This blog post is part of a series about how Windows Phone 8.1 affects developers. This blog post talks about how to choose application model for your Windows Phone XAML app and is written by Johan Silfversparre at Jayway and was originally posted here.

Intro

The release of Windows Phone 8.1 SDK gives us, as developers, three different XAML app models to choose from for our future app development. This post will describe the difference between them and how to choose the right app model.

XAML app models

Windows Phone Silverlight 8 is the current app model your apps are using. Windows Phone Store is the new app model using a phone version of Windows RT. This convergence with the Windows 8.1 platform leads to a very similar, and in most case exact same, code for your Windows Store and Windows Phone Store apps. The Windows Phone Silverlight 8.1 app model is a merge of almost everything in Windows Phone 8 and at the moment more than 90% of the Windows Phone Store API.

Stay, upgrade or port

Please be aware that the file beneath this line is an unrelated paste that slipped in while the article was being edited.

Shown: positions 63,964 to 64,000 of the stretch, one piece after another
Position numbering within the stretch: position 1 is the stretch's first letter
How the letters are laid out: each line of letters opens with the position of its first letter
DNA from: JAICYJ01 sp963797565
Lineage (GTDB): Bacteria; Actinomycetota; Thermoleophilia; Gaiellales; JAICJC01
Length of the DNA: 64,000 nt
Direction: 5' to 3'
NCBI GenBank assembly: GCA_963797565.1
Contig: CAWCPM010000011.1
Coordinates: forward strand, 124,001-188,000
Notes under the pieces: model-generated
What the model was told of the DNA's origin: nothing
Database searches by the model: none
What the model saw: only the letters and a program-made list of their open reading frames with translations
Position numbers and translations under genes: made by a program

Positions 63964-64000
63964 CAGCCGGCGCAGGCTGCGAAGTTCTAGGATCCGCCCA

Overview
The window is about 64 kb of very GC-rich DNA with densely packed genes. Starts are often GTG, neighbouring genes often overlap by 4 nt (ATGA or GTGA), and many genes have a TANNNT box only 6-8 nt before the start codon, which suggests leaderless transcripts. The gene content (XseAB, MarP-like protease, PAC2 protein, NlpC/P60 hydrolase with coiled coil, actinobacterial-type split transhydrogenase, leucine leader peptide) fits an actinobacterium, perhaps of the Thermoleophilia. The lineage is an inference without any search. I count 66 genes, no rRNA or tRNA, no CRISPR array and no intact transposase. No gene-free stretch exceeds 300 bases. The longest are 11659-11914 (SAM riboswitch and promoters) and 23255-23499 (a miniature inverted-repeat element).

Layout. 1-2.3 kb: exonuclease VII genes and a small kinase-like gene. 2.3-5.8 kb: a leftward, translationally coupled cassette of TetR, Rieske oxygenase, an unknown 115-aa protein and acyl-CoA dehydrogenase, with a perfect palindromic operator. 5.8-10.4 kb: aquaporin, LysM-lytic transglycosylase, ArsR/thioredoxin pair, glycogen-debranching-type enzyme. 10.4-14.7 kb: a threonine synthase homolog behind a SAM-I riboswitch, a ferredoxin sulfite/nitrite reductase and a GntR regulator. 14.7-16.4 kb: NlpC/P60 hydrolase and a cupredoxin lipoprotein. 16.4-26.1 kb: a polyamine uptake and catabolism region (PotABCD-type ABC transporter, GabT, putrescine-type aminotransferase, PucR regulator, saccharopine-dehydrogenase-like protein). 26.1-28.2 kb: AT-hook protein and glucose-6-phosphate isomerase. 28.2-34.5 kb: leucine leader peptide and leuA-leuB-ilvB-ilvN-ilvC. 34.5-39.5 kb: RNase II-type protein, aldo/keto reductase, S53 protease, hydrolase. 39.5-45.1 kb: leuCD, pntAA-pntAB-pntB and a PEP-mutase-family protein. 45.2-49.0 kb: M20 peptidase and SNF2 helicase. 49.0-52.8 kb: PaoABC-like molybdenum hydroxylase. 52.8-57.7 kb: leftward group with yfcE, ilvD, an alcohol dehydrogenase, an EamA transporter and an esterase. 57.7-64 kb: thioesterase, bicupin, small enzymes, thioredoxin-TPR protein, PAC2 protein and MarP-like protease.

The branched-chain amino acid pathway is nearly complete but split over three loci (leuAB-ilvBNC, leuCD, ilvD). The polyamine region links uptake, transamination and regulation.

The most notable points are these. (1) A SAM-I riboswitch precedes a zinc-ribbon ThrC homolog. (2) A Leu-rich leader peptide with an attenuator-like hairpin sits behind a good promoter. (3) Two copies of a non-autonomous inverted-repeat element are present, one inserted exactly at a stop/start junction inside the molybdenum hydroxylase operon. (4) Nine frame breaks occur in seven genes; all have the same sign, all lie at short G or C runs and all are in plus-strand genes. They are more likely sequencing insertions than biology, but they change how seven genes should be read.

There are some things to consider when deciding to stay (Windows Phone Silverlight 8), upgrade (Windows Phone Silverlight 8.1) or port (Windows Phone Store) your existing app. This is also applicable when deciding app model for a new app. It is possible to have multiple variants of your app targeting different app models available in the Store at the same time. This allow you to keep a Windows Phone Silverlight 8 app available for users with devices not yet updated to WP 8.1 and also create and publish either a Windows Phone Store app or a Windows Phone Silverlight 8.1 app. Your current Windows Phone Silverlight 8 app will continue to work on both WP 8 and WP 8.1 devices. You can therefore stay on this app model if you don’t need to add any WP 8.1 features. Some features are only available in Windows Phone Silverlight 8.0 and 8.1. In these cases you have to stay or upgrade instead of porting to Windows Phone Store. Some Windows Phone Silverlight 8 features are changed and work different in Windows Phone Store. I will list them briefly here. Please read MSDN for a detailed list of the feature mappings. With the above information considered, a decision to stay on Windows Phone Silverlight 8, upgrade to Windows Phone Silverlight 8.1 or port to Windows Phone Store comes down to if you need to use any WP 8.1 features, if the app model supports the features you need and finally how much the Windows 8 and Windows Phone convergence in the Windows Phone Store app model is worth to you.

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